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JUST IN: Lori Lightfoot Out as Chicago Mayor


Chicago Mayor Lori Lightfoot (D) has lost her re-election bid.

Lightfoot has an abysmal record as mayor of the “Windy City” and she performed just as poorly at the polls Tuesday.

She failed to finish as one of the top-2 vote-getters and will not advance to the final round of voting in April.

As a result, there will be a runoff election between Paul Vallas and Brandon Johnson on April 4th.

At the time of writing, Vallas secured 34.1% of the vote and Johnson finished second with 20.3%.

Lightfoot finished third with 16.8%.

Lightfoot conceded defeat.


Paul Vallas made public safety a critical part of his campaign, while Johnson is backed by the Chicago Teachers Union.

AP reported:

Paul Vallas and Brandon Johnson will meet in a runoff to be the next mayor of Chicago after voters on Tuesday denied incumbent Lori Lightfoot a second term, issuing a rebuke to a leader who made history as head of the nation’s third-largest city.

Vallas, a former schools CEO backed by the police union, and Johnson, a Cook County commissioner endorsed by the Chicago Teachers Union, advanced to the April 4 runoff after none of the nine candidates was able to secure over 50% of the vote to win outright.

Lightfoot, the first Black woman and first openly gay person to lead the city, won her first term in 2019 after promising to end decades of corruption and backroom dealing at City Hall. But opponents blamed Lightfoot for an increase in crime and criticized her as being a divisive, overly contentious leader.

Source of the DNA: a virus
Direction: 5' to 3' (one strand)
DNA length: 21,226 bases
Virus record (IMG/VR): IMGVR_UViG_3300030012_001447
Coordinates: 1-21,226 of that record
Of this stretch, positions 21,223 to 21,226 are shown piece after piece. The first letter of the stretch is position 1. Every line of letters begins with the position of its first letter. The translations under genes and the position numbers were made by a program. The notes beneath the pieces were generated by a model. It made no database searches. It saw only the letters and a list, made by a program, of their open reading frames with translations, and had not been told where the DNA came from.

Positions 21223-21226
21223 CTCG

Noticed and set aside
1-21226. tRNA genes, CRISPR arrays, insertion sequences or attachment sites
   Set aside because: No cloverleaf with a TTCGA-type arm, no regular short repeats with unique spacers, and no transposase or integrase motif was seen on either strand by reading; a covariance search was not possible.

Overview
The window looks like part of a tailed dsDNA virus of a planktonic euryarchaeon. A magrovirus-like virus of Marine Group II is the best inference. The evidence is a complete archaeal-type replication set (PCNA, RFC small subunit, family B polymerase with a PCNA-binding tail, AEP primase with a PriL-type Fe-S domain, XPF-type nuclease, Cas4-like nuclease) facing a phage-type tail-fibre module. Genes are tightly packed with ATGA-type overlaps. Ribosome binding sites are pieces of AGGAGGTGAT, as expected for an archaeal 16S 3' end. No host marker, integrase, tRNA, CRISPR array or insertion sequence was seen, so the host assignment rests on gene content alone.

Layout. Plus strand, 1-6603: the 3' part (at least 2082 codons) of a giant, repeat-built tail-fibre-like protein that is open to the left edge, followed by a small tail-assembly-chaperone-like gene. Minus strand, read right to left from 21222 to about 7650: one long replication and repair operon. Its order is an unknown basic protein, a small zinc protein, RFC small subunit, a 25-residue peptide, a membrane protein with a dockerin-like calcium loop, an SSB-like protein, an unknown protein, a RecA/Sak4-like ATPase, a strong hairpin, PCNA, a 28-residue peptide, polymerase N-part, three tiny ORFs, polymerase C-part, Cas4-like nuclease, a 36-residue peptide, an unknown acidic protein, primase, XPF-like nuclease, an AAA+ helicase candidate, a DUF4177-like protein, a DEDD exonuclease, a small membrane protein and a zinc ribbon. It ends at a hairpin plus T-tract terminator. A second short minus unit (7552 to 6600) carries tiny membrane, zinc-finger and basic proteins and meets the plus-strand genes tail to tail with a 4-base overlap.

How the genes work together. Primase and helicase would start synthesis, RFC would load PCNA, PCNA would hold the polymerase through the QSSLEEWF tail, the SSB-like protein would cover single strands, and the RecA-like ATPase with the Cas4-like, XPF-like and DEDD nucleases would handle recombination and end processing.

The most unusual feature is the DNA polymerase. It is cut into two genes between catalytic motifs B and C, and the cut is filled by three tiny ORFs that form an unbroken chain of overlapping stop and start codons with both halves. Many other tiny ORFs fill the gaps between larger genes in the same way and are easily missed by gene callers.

She is the first elected Chicago mayor to lose a reelection bid since 1983, when Jane Byrne, the city’s first female mayor, lost her Democratic primary.

Although Vallas is a Democrat, opponents have accused him of being a Republican.

Meanwhile, Johnson leans further left out of the two April candidates.

From Politico:

Vallas ran to the right of Lightfoot and has focused primarily on public safety. He won the endorsement of Chicago’s conservative Fraternal Order of Police and faced accusations from his rivals of being a Republican despite declaring himself a Democrat.

And although Johnson, a progressive with the backing of the Chicago Teachers Union, doesn’t use “defund the police” rhetoric, he has argued for police resources to be redirected to the city’s social service agencies.

None of the nine candidates on the ballot came close to securing the 50 percent needed to win the nonpartisan election outright Tuesday.

“I haven’t been this happy since my son returned from Afghanistan,” Vallas, who was projected to make the runoff less than 45 minutes after polls closed on Election Day, told supporters at an event space called City Hall.


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